What happens to your body during a juice cleanse/detox?



















Most people are drawn to juice cleanses or “detoxes” because they want to lose weight quickly or rid their body of certain “toxins”. Whether you call it a cleanse or “detox”, it usually involves the same thing: drinking only fruit or fruit/vegetable juice combinations for an extended period of time. The idea behind it being that fruits and vegetables are good for you, therefore, eliminating all other foods and concentrating on these super foods is a healthy way rid your body of all the “bad” “toxins”.

Does it rid your body of toxins?

No. Your liver can handle all the detoxification that your body needs. It is equipped with special enzymes which break down harmful substances (i.e. alcohol) and package them for secretion from the body. According to Dr. Eric Ravussin, associate executive director for clinical science at Pennington Biomedical Research Center, “I don’t like the marketing around juice cleanses…that it’s going to detox and mobilize all these toxins and all that — this is pure marketing.”

Will it help you lose weight?

Probably. At least in the short run. Juice cleanses usually consist of about 1,000 calories a day. This short term calorie deficit will likely cause short term weight loss.  Key words being “short term”. Unless you adopt healthier habits, the weight will come back on as soon as you stop the cleanse. Additionally, without any protein or fat, you will likely be lethargic from the lack of energy and possibly getting a lot of headaches.

I thought fruit was healthy?

Fruit is healthy…in moderation and when eaten whole. By only drinking the juice and leaving off the skin and other parts of the fruit, you are missing out on many beneficial vitamins and nutrients as well as much of the fiber. The fiber helps slow digestion and maintain steady blood sugar levels. By drinking juice, which is full of sugar and lacking in fiber and protein, your blood sugar levels will soar and an energy crash will likely occur shortly thereafter. If we compare 1 whole apple to 1 cup of apple juice, it’s easy to see why eating an apple is the preferred choice. It has more fiber, Vitamin A, and Vitamin C, and less calories and sugar than the juice.


Apple (whole)

Apple Juice          


95 g

113 g


19 g

24 g


4.4 g

0.5 g

Vitamin A

98 IU

2 IU

Vitamin C

8.4 mg

2.2 mg


Will it hurt me if I try it?

Most experts agree that a juice cleanse will not cause harm if you limit it to less than 3 days. That being said, they also agree there is no real benefit to do the cleanse in the first place. Those who have diabetes, an eating disorder, or are pregnant should avoid juice cleanses all together.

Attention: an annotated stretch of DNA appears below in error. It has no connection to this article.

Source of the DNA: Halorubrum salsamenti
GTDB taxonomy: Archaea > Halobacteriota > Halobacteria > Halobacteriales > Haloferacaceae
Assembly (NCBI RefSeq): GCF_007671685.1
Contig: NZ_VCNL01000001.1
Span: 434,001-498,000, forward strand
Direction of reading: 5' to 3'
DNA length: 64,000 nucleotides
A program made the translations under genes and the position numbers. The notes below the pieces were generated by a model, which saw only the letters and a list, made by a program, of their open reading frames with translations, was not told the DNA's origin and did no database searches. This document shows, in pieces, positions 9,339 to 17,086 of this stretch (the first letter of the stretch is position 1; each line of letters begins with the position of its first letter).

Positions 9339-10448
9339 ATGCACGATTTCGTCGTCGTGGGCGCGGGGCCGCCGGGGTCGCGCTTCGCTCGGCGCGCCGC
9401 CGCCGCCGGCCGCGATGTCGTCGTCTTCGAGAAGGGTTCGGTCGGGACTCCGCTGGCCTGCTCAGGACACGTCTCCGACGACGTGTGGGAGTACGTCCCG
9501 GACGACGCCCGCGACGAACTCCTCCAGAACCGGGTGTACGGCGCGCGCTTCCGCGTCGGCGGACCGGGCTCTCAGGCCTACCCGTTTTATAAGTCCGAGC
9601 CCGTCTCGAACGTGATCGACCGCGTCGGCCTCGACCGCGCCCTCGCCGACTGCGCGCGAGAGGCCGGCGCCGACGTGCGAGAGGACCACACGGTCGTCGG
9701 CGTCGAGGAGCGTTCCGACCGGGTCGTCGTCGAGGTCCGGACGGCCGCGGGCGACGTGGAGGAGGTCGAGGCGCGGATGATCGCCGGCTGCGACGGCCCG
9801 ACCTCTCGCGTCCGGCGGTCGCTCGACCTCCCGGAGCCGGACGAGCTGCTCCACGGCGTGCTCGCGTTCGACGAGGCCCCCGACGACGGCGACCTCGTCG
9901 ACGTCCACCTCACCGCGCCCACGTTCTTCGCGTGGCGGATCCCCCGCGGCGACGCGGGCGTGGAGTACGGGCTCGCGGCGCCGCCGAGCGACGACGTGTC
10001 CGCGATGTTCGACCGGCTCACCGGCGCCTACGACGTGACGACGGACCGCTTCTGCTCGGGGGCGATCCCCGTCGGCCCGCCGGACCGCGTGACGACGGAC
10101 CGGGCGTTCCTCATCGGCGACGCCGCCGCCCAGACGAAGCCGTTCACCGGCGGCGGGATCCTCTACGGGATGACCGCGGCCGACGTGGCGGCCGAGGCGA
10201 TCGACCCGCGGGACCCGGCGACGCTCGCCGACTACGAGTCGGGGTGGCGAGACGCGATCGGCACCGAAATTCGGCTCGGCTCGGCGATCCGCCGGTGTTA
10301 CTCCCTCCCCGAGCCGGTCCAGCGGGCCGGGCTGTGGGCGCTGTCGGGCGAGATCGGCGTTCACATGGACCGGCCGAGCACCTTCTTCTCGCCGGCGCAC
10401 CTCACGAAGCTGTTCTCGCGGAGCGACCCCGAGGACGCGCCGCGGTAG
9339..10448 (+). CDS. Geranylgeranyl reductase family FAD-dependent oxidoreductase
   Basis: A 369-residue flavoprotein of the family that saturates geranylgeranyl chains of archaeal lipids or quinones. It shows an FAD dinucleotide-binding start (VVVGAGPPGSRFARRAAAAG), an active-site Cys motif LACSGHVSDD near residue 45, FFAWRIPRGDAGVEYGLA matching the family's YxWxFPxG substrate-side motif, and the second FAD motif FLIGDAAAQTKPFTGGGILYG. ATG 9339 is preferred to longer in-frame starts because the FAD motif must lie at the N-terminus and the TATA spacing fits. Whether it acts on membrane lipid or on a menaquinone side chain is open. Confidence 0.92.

What can I do instead?

As attractive as the “lose weight fast” gimmick is, is it just that…a gimmick. Losing weight (and keeping it off) requires making healthy lifestyle changes. It’s not something that happens overnight. A good rate of weight loss is 2 pounds per week. There is approximately 3500 kcals in a one pound of body fat. Breaking this down, you would need to shave off approximately 1,000 kcals per day in order to lose 2 pounds per week. Keep in mind that everyone loses weight at a different rate, depending on many factors such as gender, age, weight, metabolism, etc.

One way to decrease your overall calorie intake by 1,000 calories per day is to eliminate 500 kcals from your diet and to exercise to burn 500 kcals per day. Start with making healthier swaps such as grilled chicken for fried and salad for fries. Reducing consumption of sugary beverages such as soda and flavored coffee drinks can save you 500 kcals a day alone if you drink more than one a day. You will need to start reading the nutrition label before you eat something in order to help you make your decision. 

If you find it hard to burn 500 kcals at the gym, start with a lower goal. For example, try to burn 250 kcals at the gym, and know that your weight loss will be a little less than 2 lbs. per week. Remember try not to reward yourself for exercising with food. Instead, buy yourself some new running shoes or a magazine. Focusing on a non-food related reward will help keep you on track with your goals. 

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